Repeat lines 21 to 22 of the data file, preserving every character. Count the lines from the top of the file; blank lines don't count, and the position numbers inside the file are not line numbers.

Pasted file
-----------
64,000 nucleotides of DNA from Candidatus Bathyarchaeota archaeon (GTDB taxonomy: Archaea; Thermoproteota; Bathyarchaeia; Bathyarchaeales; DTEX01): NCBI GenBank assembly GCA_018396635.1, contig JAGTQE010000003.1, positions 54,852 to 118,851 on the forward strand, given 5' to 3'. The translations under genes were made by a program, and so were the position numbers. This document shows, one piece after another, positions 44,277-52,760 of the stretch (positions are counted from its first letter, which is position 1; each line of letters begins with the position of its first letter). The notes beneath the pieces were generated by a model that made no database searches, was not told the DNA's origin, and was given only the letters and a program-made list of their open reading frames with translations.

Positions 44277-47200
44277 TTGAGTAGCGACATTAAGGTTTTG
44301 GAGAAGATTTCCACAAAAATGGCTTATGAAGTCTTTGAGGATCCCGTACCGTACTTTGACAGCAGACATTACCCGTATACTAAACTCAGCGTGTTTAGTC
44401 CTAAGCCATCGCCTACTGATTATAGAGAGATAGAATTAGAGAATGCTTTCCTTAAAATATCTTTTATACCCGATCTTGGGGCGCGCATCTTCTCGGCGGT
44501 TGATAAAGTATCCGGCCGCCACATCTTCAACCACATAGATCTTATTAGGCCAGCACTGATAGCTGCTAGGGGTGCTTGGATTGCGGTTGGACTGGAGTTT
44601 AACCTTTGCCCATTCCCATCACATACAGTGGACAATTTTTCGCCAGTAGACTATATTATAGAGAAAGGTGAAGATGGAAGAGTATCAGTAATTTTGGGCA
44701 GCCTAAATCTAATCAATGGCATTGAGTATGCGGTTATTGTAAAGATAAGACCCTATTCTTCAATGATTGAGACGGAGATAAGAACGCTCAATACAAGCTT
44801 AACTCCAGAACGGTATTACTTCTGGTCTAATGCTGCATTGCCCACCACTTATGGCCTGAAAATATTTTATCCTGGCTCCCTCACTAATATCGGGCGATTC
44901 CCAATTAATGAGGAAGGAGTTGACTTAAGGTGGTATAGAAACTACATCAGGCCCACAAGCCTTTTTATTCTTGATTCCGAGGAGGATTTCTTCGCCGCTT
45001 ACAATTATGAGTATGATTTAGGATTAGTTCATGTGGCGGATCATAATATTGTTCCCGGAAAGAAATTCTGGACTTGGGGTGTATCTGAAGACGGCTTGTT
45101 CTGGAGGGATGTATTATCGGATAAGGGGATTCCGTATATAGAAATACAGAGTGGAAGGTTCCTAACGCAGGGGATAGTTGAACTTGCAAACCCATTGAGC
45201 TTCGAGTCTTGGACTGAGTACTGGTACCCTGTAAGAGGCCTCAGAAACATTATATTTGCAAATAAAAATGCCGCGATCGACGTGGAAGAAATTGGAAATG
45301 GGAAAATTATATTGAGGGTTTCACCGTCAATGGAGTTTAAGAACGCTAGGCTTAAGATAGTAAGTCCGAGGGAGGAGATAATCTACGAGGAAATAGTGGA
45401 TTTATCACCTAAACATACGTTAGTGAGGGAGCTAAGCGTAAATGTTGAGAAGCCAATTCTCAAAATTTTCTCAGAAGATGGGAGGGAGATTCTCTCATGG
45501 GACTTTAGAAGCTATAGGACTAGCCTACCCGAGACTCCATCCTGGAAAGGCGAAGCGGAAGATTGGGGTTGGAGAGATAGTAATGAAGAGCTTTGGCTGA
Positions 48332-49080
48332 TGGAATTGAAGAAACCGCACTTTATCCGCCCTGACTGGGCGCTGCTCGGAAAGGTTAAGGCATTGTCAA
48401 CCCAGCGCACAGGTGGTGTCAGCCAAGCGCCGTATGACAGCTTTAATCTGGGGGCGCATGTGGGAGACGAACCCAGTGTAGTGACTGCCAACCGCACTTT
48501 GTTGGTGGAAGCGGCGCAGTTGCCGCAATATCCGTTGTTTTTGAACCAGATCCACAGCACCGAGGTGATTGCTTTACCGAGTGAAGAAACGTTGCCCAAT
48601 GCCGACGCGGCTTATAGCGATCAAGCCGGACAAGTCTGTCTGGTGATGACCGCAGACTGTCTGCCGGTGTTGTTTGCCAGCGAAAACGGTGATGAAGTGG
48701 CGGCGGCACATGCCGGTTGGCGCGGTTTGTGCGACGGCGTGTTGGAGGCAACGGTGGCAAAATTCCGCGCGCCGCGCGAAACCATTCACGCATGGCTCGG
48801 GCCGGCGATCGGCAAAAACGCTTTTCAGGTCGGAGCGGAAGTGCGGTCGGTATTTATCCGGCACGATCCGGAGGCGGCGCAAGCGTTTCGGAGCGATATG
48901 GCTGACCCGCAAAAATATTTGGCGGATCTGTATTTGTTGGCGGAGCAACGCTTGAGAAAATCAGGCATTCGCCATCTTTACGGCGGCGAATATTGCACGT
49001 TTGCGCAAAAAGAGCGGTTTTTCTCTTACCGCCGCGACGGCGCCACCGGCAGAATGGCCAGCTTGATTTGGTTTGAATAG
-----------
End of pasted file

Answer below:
48601 GCCGACGCGGCTTATAGCGATCAAGCCGGACAAGTCTGTCTGGTGATGACCGCAGACTGTCTGCCGGTGTTGTTTGCCAGCGAAAACGGTGATGAAGTGG
48701 CGGCGGCACATGCCGGTTGGCGCGGTTTGTGCGACGGCGTGTTGGAGGCAACGGTGGCAAAATTCCGCGCGCCGCGCGAAACCATTCACGCATGGCTCGG